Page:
There is no way we can tell you by how much you will be able to exceed your school's limits without risking damage to the airframe or other property, or injury to yourself or others.
Maximum demonstrated crosswind component means just that: maximum demonstrated. However, limits are set for a reason.
Yes, a good pilot might well be able to exceed the maximum demonstrated crosswind component and still fly, and land, without damaging anything. (Notice that I very deliberately do not say "safely" here.) Maximum demonstrated crosswind is supposed to be managable by ordinary human pilots, not requiring test-pilot skill levels or superhuman reflexes. Even limit speeds and loads are set with a safety margin in part because everyone screws up once in a while, even when trying to operate the aircraft correctly and within limits. That such safety margins exist doesn't mean that planning to exceed specified limits is a good idea.
Being allowed to solo during training doesn't mean being allowed to fly on your own accord. You'll still need to coordinate with your instructor, and if where you're learning to fly is anything like what it's like for me, the instructor will be watching and be just a radio call away while you're solo, just in case something goes wrong. Even longer-distance flying ("cross-country") solo before you have your license will require coordinating with your instructor, and you will almost certainly be limited in which airports you are allowed to fly to, precisely because the instructor needs to be certain that you can handle the conditions there. See Part-FCL.020(a).
Limits are set the way they are for a reason. Respect them. Go ahead and discuss with your instructor the reasons why those limits are what they are if you want to, but go into, and out of, that discussion with the knowledge that if you exceed them, you might get away with it some of the time, but you won't get away with it every time, and if you don't get away with it, the results can very easily get really ugly. Best case, you'll find yourself doing something like a dozen go-arounds in a row because you can't stabilize the approach well enough and don't have a well-established alternate you can go to. At that point, and with the fuel gauge needle heading steadily toward the red, will you be able to hold back the get-there-itis? What will that do to your ability to attempt to land the aircraft safely?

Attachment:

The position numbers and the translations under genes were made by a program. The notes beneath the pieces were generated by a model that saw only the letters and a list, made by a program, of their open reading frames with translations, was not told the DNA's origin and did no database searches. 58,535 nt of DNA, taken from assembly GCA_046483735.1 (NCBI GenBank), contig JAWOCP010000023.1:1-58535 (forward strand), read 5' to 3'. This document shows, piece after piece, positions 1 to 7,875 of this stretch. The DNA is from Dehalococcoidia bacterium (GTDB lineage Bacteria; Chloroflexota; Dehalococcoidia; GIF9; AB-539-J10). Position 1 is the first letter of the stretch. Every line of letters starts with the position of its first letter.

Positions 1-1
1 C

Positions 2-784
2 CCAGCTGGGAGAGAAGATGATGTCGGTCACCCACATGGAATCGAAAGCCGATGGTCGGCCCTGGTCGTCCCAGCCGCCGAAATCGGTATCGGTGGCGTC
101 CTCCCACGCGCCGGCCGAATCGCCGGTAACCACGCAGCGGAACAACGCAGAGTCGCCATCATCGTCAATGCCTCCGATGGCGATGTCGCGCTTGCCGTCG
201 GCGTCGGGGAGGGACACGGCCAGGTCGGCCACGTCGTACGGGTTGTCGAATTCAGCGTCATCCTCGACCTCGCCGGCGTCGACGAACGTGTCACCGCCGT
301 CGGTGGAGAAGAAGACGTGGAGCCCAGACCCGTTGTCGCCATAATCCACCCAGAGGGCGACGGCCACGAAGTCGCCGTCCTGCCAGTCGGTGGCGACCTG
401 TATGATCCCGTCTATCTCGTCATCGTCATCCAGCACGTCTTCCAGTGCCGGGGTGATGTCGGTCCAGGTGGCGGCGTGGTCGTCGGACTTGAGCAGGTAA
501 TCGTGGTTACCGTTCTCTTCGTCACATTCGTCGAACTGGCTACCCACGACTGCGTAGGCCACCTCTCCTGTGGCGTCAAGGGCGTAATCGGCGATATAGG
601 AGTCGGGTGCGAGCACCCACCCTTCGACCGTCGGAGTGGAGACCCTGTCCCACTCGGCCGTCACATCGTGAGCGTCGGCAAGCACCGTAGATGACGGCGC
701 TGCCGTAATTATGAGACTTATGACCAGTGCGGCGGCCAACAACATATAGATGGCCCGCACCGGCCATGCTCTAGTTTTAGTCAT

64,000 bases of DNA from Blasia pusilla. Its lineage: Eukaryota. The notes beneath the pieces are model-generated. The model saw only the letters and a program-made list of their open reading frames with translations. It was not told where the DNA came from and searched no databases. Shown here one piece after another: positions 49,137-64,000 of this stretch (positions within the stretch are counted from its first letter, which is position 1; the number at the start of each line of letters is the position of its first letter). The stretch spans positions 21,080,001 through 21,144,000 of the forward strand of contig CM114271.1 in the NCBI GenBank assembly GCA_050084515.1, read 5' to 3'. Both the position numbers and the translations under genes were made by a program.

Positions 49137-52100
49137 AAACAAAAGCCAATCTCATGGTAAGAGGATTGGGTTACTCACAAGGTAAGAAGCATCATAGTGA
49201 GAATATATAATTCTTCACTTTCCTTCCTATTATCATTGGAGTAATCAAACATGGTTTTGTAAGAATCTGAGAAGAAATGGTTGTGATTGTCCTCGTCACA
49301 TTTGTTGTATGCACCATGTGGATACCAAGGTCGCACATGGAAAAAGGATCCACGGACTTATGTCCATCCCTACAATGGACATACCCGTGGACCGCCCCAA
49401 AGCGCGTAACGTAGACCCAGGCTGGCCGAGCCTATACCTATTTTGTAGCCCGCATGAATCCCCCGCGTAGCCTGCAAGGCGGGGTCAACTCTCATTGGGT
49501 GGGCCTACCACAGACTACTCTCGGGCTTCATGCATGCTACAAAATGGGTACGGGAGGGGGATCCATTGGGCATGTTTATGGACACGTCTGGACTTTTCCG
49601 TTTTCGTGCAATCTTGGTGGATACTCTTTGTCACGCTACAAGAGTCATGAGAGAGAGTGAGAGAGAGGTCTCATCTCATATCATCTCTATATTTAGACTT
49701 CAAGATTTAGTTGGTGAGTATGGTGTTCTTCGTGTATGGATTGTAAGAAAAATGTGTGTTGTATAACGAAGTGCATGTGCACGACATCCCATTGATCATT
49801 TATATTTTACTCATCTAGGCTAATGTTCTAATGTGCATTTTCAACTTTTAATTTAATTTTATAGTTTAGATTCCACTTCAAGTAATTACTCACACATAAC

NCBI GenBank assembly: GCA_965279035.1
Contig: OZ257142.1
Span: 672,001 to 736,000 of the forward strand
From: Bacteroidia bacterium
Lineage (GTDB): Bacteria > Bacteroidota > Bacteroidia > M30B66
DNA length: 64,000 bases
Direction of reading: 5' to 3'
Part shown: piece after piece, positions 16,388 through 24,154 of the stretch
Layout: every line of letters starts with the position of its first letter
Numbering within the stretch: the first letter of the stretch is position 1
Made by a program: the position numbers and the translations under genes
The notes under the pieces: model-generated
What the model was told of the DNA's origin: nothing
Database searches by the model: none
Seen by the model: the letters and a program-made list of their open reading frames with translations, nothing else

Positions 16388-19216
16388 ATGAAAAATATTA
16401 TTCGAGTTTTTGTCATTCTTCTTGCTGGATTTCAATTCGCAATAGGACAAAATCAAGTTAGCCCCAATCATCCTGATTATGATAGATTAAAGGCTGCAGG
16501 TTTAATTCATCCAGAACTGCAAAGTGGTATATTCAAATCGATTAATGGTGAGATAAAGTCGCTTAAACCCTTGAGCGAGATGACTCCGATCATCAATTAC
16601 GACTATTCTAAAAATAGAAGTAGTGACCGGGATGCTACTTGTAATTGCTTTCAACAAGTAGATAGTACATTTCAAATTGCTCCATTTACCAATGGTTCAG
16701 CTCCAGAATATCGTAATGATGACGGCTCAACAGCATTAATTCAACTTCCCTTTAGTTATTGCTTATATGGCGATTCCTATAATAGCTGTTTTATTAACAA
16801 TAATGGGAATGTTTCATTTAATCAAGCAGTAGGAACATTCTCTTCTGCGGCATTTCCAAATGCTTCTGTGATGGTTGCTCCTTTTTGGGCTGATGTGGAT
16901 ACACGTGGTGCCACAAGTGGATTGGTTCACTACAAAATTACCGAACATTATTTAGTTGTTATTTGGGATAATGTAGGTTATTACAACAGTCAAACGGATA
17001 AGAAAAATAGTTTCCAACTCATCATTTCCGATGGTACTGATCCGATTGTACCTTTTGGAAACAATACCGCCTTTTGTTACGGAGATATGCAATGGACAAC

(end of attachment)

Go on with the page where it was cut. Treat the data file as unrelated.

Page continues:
Quite frankly, if this question is indicative of your attitude towards aviation safety, then please do yourself, and others, a favor and stop piloting. You are going to get into an incident, or an accident. It's not a theoretical "slightly increased risk"; it's a very real thing. The simple fact is that landing with even a moderate crosswind (even more so if it's gusty, as it often is) is precision maneuvering at highway speeds, in a flight regime where you have the least precision available and the least margin within which to recover from an error.